Pakistani cop who caught rapist says wife, daughter ‘real heroes’

KARACHI: A Pakistani police officer who is being applauded for arresting a rape suspect, in an incident that sent shockwaves through the country earlier this month, is crediting his wife and daughter for being the “real heroes” in the case after they risked their lives to help him nab the criminal.

“They are my real heroes: my daughter and my wife. They did a noble job,” the officer, Mohammed Bux Buriro, told Arab News in an interview earlier this week.

The gruesome assault took place in the remote district of Kashmore, in the southern Sindh province of Pakistan, when a woman from Karachi — some 600 kilometers away — arrived with her four-year-old daughter to take on a job offer by the alleged rapist, Rafiq Malak.

Malak, who was supposed to help her, locked and reportedly raped both of them for several days and only allowed the mother to leave after making her promise that she would bring him another woman. The four-year-old was held hostage while he awaited her mother’s return.

Once free, the woman reported the crime. Buriro said he was sitting at his police station in Kashmore when she arrived “in tears” and narrated her ordeal.

Without hesitation, the assistant sub-inspector set out to find the woman’s child, even though it required putting at stake the lives of his own wife and daughter.

“I told my wife to trap him. I said to her, ‘If I’m home, I will guide you; otherwise keep talking to him,’” he said, as they established contact with the rapist.

The move was dangerous, also because the ultra-conservative tribal region bordering Balochistan and Punjab is notorious for honor killings.

“Our district has no policewomen, but even if there was one, I would not have put her life in danger,” Buriro said, explaining that a woman can be killed for merely speaking to a man who is not her family member.

“Ours is a dirty society in which a woman is viewed with dirty eyes; she is seen as inferior,” he said.

For two days, Buriro’s wife engaged Malak by talking to him on the phone but could not catch him.

On the third day, on Nov. 9, their teenage daughter, Reshma, lured Malak into a trap by acting as bait.

Reshma told the rapist that she would travel from Karachi and later meet him at a park in Kashmore.

With Reshma in conversation with Malak, Buriro kept watch, ready to act.

He told Reshma that if Malak tried to flee, she must try and stop him.

“When he asked her to remove her hijab, she grabbed his neck,” Buriro said.

His team members were at the scene and immediately arrested the man.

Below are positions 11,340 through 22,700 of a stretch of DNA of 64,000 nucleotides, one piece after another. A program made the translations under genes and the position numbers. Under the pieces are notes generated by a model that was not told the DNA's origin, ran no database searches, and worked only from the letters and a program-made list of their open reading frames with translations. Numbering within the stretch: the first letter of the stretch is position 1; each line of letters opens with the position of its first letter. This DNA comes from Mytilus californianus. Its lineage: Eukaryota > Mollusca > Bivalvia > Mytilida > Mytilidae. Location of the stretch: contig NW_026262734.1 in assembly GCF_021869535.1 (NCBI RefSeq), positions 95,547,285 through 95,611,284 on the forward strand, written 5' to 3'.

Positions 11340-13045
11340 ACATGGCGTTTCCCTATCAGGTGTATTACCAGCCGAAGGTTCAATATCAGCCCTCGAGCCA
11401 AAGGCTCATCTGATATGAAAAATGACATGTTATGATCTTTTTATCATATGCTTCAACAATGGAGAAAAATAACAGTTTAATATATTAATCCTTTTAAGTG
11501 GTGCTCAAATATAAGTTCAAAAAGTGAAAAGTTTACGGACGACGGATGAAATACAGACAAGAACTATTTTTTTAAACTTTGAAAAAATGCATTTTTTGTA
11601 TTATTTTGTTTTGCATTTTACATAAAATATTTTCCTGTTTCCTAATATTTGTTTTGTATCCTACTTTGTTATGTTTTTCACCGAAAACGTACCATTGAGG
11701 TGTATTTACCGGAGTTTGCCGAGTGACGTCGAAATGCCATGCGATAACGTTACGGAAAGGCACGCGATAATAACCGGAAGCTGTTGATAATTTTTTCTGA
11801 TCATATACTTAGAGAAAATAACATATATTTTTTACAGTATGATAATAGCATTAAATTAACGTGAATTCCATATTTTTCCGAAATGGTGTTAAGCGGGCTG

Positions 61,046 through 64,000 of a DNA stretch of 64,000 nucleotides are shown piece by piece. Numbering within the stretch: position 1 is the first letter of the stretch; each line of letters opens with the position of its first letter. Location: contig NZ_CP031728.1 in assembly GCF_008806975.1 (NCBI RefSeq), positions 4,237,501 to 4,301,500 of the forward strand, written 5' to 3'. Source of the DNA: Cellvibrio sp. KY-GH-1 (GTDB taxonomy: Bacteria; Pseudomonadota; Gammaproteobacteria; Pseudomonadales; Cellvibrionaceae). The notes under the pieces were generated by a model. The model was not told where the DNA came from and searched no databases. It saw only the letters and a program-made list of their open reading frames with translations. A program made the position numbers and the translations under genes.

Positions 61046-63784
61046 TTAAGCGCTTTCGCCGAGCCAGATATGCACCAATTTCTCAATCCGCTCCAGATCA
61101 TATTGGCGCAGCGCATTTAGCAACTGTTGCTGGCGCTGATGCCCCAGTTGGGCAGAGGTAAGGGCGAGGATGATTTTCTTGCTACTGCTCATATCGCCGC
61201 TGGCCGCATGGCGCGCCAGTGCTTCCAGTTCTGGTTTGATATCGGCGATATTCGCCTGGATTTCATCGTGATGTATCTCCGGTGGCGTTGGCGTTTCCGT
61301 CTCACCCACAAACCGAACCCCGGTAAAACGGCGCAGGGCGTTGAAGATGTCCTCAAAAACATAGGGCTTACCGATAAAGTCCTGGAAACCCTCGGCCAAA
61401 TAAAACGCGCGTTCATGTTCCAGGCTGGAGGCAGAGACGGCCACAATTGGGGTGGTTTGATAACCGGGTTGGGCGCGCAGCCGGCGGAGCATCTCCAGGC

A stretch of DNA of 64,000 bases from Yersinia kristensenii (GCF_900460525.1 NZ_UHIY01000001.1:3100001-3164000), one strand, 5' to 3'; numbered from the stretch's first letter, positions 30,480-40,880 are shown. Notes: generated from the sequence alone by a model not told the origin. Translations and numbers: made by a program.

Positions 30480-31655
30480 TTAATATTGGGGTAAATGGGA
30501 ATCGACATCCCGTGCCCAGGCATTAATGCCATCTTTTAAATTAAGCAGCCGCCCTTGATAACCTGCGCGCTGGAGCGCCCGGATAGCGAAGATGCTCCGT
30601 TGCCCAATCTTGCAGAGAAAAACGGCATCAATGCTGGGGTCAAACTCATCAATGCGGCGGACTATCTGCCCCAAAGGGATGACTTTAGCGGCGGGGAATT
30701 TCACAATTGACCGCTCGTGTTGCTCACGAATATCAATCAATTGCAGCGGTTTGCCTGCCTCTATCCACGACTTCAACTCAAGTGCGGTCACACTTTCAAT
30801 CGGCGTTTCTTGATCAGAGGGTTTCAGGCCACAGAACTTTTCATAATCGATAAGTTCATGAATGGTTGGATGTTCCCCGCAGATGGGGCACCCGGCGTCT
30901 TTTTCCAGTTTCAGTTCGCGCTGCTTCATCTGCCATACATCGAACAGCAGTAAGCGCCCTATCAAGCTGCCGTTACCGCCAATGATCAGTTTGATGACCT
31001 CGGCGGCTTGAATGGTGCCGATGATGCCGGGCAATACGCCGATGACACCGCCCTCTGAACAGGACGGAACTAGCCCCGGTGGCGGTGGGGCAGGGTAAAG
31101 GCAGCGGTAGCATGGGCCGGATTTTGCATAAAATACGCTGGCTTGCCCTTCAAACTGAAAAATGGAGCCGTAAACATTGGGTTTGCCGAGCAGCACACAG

During the interrogation, the rapist disclosed the details of the location where he had hidden the child.

But when the officers began searching for the girl in different parts of the house, they could not trace her.

They finally managed to find her after Buriro saw her moving underneath a dirty cloth. He burst into tears when he realized it was the girl.

“It was so difficult to see the child in that condition; my whole team was crying,” he said.

After the rescue operation, Buriro received much praise, from top police officials and the public to Prime Minister Imran Khan.

“I was very happy that the prime minister called on a small employee such as myself and gave me that importance,” Buriro said, recalling his conversation with Khan.

“He stood up and saluted me with both hands.”

A few days after his conversation with Buriro, Khan announced that his government would be introducing a new “stringent” and “holistic” anti-rape law to address “loopholes” in existing legislation.

“Spoke to ASI Buriro and lauded his & his daughter’s exemplary initiative & courage in arrest of Kashmore rapist,” Khan tweeted on Nov. 14.

“The nation is proud of them & he has given positive uplift to image of police. Next week we are bringing a stringent, holistic anti-rape Ordinance closing all loopholes.”

Pakistan already has severe sentences for rape — 10-25 years in prison for rape and life imprisonment or death for gang rape — though they are seldom implemented.

The latest incident, however, was condemned by the UN as well, with officials from the UN Children’s Fund (UNICEF) in Islamabad expressing “deep shock” over the crime.

“UNICEF strongly condemns this vicious attack on a child,” Aida Girma, UNICEF’s representative in Pakistan, said in a statement released a week ago.

“While it is encouraging to see that the police managed to rescue the child and arrest one of the alleged perpetrators, greater efforts must be made to develop mechanisms that help prevent sexual abuse against children.”

The UN agency reiterated that “every child has the right to be protected from all forms of sexual exploitation and abuse.”

“UNICEF will continue to work with federal, provincial authorities and communities to put in place effective, preventive mechanisms and improve the safety of children,” the statement said.

In September, the gang rape of a woman in front of her minor children and along one of the country’s most secure highways provoked cries of outrage as activists and citizens demanded that the government do more to stem violence against women, including ensuring perpetrators are held accountable in a country that has seen over 3,500 rapes this year alone.

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